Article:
Now let’s go SOBO. Oh, dang, you have to wait for the North Cascades to melt out. That means starting in July (this year – a heavy snow year – requires a mid-July start). So what do we have to do? Well, we have to make it through the Sierras (1,890 miles) before the end of September. That’s about 25 mi/day. And thus, 90% of people go NOBO so that they don’t have to crush miles from the getgo or deal with insane time pressure.

So why am I doing this? For one, I recently moved to Seattle and have become more comfortable with snow travel, navigation and ice axe arrest, all of which are pertinent this year. And two, I’ve read a number of books by PCT hikers who talk about the stress they encounter in Washington – stress to reach the Canadian border by the time the first snow flies. Washington – the ENTIRE state of Washington – is far and away among the top scenery of the trail. I don’t want to be tired when I get there, I don’t want to feel pressured by time. I want to fully enjoy every second of trail in this state that I’ve come to love so deeply. My feeling is that I need fresh eyes for that. And three, I’ve committed to a summit attempt of Mt. Rainier in mid-July, so I guess in culmination, the Pacific Northwest is simply calling.

What about work?

I quit my job to take on the PCT, and I’m not even a little bit stressed about it. At the ripe young age of 27, and as a millennial, I feel a strong pull towards the “job” of knowing myself. I think that this will be a fascinating experience, that it’ll be life itself. I recognize that I am beyond fortunate to be in a circumstance where I can take this on. I don’t have to worry about a 401(k), or where my career is going, or what I’m going to do after this – because I don’t want to. I’d rather be paid in experiences than money anyway. What a rich life that would be. I’m going to live it so long as I’m able.

Are you nervous to spend so much time alone?

Oh, sure, but I’m fascinated too. This goes back to the job thing above. I met a woman when I was traveling in Laos, who told me about the need to see the world’s pain and just walk right into it. Because how else are we going to solve it? So on a personal scale, where the fear might be solitude, why not walk right into that too?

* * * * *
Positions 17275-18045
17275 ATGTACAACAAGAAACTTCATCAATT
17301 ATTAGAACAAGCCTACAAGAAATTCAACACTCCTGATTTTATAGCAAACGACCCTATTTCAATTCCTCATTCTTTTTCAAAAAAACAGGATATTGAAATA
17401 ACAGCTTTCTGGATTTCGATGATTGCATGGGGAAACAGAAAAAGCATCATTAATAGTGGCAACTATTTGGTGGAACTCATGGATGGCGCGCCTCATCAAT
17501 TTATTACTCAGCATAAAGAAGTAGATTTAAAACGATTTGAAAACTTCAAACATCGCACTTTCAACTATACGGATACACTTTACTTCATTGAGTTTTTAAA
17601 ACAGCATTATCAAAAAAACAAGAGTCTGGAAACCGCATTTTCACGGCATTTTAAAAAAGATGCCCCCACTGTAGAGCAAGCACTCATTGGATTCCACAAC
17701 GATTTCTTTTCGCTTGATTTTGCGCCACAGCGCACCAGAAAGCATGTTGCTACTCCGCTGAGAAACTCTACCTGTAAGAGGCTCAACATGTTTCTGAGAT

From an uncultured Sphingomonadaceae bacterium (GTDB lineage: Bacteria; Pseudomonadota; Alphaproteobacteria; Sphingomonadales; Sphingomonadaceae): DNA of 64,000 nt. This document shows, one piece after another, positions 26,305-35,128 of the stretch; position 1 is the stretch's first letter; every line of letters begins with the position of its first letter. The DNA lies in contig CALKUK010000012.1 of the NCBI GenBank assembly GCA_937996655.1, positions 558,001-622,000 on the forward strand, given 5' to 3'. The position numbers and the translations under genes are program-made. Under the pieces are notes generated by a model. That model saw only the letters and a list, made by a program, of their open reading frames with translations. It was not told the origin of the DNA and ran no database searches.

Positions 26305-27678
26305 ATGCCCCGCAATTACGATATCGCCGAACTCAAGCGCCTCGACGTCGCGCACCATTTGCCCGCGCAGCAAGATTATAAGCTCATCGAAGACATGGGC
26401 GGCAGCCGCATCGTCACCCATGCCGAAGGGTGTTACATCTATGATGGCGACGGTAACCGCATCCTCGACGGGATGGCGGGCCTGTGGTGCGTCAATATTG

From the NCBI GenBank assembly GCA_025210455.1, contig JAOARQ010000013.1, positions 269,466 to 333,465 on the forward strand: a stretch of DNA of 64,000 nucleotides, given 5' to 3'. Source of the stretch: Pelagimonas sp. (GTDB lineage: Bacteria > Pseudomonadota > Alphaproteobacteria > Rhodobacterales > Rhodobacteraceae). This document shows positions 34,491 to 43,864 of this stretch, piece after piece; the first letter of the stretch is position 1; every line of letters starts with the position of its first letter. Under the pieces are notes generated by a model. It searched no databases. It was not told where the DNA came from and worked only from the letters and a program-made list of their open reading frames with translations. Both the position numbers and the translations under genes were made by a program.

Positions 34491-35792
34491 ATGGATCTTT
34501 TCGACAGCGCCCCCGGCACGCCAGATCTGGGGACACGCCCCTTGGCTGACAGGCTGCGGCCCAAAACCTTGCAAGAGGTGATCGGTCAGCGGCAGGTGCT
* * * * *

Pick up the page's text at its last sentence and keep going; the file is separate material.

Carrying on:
I had one friend say, when I first told him about my plans, that he’d known a few people who’d done the trail and come back “weird”. He elaborated that they didn’t seem to re-integrate well, and were maladapted to life beyond solitude. Does it happen? No doubt. But part of it is about finding a tribe of people who are also willing to take on this risk of exploring something beyond a 9 to 5 job, a career path, or even interpersonal relationships. It’s a wholeheartedly unique venture. And to be fair, many times – if not every time – I’ve come back from months-long trips abroad and felt much the same. The “why did I come back here, when I could’ve stayed in that place of pure unadulterated happiness?” But those experiences have introduced me to extraordinary people and have informed the ways I’ve grown over the past decade, so who cares if the tribe is a little harder to find? Who the heck regrets seeing the world? These are choices we don’t need to defend.

This article originally appeared on THE TREK, and was written by Kate Bradley. Kate is a PCT Thru-Hiker, and TOOK on a Mt. Rainier summit attempt as part of the journey. Her trail name is Vaya, which means 'Go' in Spanish. Kate finished the trail in November 2017 and currently resides in Seattle.